Heart Attacks in Children: Rare but Possible
Posted On: 6/30/2010 | By: Shannon Fern
As many healthcare professionals know, adults are not the only individuals who can have heart attacks or experience cardiac arrest. Infants in children and adolescents are also at risk.
Research shows that child or adolescent heart attacks are less frequently caused by obesity or diets high in fat. Rather, it’s suggested that heart spasms, which halt the blood supply to the heart for a brief period, are more often the trigger.
According to the U.S. National Library of Medicine, the average person waits three hours before seeking help for heart attack symptoms. For children and infants – and even adults – three hours is too long and could mean the difference between life and death. With a Pediatric Advanced Life Support (PALS) certification, you could save the life of a young child in cardiac arrest.
Certification in PALS can help parents, teachers, coaches and childcare providers identify the signs of heart attacks in children and perform CPR until medical professionals arrive.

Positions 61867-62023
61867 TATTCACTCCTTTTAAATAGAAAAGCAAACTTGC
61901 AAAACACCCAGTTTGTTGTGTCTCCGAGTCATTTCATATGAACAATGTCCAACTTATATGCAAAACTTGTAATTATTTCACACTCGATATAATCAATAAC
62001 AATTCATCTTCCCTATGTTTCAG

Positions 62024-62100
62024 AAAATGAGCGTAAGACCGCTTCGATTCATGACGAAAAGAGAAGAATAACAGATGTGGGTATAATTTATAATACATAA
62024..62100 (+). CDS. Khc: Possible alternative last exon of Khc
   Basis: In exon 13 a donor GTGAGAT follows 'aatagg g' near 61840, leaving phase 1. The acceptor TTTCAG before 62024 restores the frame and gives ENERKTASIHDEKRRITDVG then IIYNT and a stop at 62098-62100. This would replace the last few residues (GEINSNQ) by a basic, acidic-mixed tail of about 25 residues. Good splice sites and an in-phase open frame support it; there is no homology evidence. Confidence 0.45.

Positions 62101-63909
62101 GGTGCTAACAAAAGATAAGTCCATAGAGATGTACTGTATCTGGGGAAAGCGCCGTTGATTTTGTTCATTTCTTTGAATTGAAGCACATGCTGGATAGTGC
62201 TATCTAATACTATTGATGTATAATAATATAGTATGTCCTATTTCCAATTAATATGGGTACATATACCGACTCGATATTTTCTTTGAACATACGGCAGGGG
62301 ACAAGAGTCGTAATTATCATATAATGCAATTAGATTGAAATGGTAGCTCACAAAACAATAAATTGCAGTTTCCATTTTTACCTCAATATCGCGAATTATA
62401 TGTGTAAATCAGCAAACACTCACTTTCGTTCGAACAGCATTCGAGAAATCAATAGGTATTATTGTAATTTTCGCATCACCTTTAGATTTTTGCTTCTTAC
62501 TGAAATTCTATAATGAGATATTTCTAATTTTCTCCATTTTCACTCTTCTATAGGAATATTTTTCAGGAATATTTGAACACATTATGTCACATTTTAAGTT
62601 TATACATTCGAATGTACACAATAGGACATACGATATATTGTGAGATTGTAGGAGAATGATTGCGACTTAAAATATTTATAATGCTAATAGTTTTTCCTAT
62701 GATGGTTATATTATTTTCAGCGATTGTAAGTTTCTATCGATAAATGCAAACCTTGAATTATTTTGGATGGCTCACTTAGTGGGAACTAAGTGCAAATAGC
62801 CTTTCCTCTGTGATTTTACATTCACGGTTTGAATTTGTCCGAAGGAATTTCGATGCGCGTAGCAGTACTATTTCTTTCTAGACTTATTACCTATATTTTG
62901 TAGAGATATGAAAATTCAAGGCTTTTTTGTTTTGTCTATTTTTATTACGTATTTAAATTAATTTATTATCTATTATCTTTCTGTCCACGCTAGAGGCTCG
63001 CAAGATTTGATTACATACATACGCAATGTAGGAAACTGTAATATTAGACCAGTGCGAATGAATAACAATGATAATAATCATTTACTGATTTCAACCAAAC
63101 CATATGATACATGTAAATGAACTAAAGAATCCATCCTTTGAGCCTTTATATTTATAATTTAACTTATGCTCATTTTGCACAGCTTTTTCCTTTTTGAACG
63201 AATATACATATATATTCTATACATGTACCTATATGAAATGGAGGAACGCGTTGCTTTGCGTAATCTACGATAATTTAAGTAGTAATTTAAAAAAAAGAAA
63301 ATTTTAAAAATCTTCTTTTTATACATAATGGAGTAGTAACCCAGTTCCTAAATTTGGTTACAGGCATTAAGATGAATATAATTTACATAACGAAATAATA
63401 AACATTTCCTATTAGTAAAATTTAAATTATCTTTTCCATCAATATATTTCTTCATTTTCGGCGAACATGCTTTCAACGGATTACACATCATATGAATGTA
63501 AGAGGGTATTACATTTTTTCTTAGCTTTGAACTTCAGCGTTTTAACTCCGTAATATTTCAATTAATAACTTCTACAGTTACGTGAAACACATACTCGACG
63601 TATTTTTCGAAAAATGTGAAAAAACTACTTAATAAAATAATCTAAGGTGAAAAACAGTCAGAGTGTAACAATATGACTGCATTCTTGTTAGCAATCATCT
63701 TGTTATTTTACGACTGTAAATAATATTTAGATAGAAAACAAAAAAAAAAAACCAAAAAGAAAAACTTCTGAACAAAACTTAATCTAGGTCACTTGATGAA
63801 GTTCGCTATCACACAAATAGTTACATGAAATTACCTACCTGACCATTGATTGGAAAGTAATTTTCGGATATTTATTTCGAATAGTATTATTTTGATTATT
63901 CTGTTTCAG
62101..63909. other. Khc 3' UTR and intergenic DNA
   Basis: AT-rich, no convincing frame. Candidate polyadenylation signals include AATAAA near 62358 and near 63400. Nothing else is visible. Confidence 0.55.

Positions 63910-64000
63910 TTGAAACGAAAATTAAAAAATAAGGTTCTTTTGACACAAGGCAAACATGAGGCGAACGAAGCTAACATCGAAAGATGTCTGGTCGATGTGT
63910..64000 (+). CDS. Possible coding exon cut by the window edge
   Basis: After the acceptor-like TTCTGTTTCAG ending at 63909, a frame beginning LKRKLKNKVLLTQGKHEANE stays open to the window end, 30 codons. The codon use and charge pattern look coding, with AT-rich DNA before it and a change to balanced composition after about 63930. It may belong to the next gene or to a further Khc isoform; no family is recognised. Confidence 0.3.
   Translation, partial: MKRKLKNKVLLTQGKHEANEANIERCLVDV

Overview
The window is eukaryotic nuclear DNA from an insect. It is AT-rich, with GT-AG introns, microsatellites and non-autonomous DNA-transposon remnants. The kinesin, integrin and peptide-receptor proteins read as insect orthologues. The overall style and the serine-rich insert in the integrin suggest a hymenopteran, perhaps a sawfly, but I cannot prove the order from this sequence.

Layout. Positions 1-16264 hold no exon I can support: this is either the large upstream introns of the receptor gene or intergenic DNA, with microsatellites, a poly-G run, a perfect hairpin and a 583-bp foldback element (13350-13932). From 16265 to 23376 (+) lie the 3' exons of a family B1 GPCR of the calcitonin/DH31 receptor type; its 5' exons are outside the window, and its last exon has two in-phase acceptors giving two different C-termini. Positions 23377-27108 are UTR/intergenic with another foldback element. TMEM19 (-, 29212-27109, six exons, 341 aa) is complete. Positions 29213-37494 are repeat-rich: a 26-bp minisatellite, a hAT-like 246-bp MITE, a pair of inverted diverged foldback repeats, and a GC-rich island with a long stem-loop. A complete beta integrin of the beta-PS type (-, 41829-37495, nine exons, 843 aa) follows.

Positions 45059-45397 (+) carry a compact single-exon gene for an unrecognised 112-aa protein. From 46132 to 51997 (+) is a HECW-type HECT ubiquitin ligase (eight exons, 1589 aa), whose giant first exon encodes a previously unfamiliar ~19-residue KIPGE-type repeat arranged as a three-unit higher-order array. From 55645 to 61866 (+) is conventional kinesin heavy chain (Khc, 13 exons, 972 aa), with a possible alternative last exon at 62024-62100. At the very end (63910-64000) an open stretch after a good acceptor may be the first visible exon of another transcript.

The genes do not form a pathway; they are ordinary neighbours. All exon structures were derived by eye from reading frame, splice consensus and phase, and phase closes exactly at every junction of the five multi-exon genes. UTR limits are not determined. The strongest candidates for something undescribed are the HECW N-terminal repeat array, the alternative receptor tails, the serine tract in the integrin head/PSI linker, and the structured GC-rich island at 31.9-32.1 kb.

Infants and children may appear limp and unresponsive if a heart attack occurs. They may also experience a bluish color to the skin due to the lack of oxygen.
In children, it’s important not to ignore sudden but prolonged, debilitating chest pain and wait to see if the symptoms disappear. This may indicate a heart attack. If the child becomes unresponsive or stops breathing, initiate CPR if trained in PALS and call 911 for additional medical help.
Health Education Solutions prepares participants to perform life saving measures on infants and children in their online certification and recertification for PALS courses. Our PALS certification
and PALS recertification
were designed for healthcare professionals.
The information included in this article is based on the 2005 guidelines for CPR, first aid and advanced cardiovascular care. Read more about the 2010 changes to the online PALS course.
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